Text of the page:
The prevalence of anal high-grade squamous intraepithelial lesions (HSIL), which precede anal cancer, is much higher in women living with HIV than previously reported, a multi-site, national study involving hundreds of patients has found. Conducted by researchers from the AIDS Malignancy Consortium, a National Cancer Institute-supported clinical trials group, the results call for new strategies to be developed for wider screening of women living with HIV, who have disproportionally higher rates of anal cancer compared to the general population of women.
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A remarkable recent increase in the diagnosis of vocal-cord cancer in young adults appears to be the result of infection with strains of human papilloma virus (HPV) that also cause cervical cancer and other malignancies. Investigators from Massachusetts General Hospital (MGH) describe finding HPV infection in all tested samples of vocal-cord cancer from 10 patients diagnosed at age 30 or under, most of whom were non-smokers.
A new approach to analyzing prostate gland tissue may help address a major challenge in treating prostate cancer - determining which tumors are unlikely to progress and which could be life threatening and require treatment. In their report published in the journal Scientific Reports, Massachusetts General Hospital (MGH) investigators describe how cellular metabolites - proteins produced as the results metabolic processes - in apparently benign tissues from cancerous prostates not only can determine the grade and stage of the tumor but also can predict its risk of recurrence.
UCLA researchers have provided the first description of the structure of the herpes virus associated with Kaposi's sarcoma, a type of cancer.
The discovery answers important questions about how the virus spreads and provides a potential roadmap for the development of antiviral drugs to combat both that virus and the more common Epstein-Barr virus, which is present in more than 90 percent of the adult population and is believed to have a nearly identical structure.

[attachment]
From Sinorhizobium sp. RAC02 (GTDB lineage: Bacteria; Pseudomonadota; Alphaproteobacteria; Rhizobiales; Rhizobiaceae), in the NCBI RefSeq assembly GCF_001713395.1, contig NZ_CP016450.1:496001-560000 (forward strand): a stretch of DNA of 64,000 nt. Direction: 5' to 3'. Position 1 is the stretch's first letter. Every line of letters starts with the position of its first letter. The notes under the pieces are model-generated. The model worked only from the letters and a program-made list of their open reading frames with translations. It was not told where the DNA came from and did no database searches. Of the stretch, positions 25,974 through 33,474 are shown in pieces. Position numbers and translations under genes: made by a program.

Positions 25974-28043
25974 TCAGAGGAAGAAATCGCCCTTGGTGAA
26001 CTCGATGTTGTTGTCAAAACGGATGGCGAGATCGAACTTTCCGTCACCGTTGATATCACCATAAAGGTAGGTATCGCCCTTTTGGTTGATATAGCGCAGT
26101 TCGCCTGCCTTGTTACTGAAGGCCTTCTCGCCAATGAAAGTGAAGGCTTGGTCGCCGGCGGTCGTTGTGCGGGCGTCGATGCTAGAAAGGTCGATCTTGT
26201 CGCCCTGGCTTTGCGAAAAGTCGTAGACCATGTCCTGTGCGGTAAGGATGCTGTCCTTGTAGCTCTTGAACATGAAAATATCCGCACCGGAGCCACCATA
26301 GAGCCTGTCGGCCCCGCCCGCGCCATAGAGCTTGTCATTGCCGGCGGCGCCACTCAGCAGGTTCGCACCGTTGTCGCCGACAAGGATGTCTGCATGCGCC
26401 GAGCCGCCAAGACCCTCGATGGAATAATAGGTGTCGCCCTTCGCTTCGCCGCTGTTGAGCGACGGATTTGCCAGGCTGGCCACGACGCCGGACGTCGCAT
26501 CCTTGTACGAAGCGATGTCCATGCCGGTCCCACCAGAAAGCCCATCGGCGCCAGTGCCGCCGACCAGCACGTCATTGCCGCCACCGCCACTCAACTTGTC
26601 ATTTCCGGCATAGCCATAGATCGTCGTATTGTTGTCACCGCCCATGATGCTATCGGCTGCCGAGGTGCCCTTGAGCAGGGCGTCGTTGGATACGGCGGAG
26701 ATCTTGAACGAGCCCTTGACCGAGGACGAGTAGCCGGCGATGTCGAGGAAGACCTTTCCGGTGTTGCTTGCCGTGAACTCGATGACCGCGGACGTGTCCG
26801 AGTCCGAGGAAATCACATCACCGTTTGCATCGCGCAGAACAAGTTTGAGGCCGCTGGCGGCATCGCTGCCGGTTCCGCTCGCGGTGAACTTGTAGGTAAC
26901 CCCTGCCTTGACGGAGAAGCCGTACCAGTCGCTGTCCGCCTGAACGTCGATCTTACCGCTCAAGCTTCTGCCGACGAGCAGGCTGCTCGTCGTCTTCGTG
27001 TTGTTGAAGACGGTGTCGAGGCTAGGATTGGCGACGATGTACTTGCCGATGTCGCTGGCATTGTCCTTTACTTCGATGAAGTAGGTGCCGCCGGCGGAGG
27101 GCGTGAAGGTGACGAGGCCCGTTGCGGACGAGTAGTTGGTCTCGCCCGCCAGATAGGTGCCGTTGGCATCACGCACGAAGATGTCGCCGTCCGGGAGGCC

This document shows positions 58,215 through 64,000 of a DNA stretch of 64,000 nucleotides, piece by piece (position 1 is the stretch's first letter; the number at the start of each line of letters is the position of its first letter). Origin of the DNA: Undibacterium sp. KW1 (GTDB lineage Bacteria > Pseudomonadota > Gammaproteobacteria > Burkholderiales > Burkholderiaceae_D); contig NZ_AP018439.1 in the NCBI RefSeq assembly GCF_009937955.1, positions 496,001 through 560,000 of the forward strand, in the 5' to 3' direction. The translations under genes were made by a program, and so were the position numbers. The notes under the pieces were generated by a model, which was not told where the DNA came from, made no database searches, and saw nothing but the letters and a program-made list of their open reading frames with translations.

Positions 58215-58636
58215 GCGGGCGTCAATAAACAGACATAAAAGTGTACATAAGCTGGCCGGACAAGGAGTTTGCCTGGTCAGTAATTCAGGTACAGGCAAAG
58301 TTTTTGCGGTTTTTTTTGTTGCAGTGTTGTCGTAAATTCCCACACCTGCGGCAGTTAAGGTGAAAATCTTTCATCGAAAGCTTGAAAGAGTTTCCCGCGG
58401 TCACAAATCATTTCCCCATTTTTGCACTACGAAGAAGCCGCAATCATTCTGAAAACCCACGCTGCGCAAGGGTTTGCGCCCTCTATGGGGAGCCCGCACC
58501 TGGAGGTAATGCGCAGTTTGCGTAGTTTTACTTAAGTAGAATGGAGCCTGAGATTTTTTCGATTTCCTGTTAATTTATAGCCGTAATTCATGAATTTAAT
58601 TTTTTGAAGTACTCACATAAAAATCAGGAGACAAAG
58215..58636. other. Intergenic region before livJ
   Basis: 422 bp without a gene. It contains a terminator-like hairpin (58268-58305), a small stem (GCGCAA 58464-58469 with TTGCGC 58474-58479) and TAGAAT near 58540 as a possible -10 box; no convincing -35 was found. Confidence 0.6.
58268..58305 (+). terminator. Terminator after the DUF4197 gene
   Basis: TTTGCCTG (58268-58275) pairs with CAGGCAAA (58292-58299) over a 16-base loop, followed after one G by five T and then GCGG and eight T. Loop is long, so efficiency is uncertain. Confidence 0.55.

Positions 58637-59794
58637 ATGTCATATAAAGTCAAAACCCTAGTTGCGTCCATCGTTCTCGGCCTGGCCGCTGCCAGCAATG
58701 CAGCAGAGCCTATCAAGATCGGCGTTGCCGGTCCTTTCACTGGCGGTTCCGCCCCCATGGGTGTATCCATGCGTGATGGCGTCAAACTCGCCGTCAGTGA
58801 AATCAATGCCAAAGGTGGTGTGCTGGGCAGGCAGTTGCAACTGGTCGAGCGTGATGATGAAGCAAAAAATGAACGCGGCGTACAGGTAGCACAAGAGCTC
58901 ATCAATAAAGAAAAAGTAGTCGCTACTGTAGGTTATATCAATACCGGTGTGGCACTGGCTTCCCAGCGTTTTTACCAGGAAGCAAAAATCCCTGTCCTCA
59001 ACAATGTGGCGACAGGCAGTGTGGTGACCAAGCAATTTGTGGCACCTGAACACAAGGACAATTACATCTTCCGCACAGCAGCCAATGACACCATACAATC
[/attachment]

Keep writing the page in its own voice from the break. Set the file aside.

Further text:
In lab animals, a particle developed by UCLA, Stanford, NIH scientists awakens dormant virus cells and then knocks them out
Current anti-AIDS drugs are highly effective at making HIV undetectable and allowing people with the virus to live longer, healthier lives. The treatments, a class of medications called antiretroviral therapy, also greatly reduce the chance of transmission from person to person.
In a new research that comes via the American Cancer Society, it has been seen that over 40 percent of all cancers and nearly one in two cancer deaths can be prevented by incorporating simple lifestyle changes in daily routines.
The study titled, “Proportion and number of cancer cases and deaths attributable to potentially modifiable risk factors in the United States” was published in CA: Cancer Journal for Clinicians led by authors Farhad Islami, Ann Goding Sauer, Kimberly D Miller and colleagues.
Researchers at Albert Einstein College of Medicine have found that when human papillomavirus (HPV)-16 is detected in peoples' mouths, they are 22 times more likely than those without HPV-16 to develop a type of head and neck cancer. The study was published online today in JAMA Oncology and was led by Ilir Agalliu, M.D., Sc.D., and Robert D. Burk, M.D.
Digital Pathology is happening. While the advantages are evident and experts already predict a new generation of pathologists, only few laboratories and institutes have started planning and investing in fully digital work-flows. At the same time, the demand for professional online exchange and a convenient way of sharing educational or rare cases is growing with the aim to support a more precise and profound health care.
In a study in today's issue of Science, researchers at Albert Einstein College of Medicine, part of Montefiore Medicine, report that certain nerves sustain prostate cancer growth by triggering a switch that causes tumor vessels to proliferate. Their earlier research- which first implicated nerves in fueling prostate cancer- has prompted Montefiore-Einstein to conduct a pilot study testing whether beta blockers (commonly used for treating hypertension) can kill cancer cells in tumors of men diagnosed with prostate cancer.
Results from a new study conducted at the Institute of Cancer Research, London, suggests cancer cells that remain in the body after treatment, utilize the immune system of the body to wake themselves up and boost their growth.
Cancer cells can lay dormant in the body long after treatment, then turn deadly after a number of years. The aim of the study was to understand this process.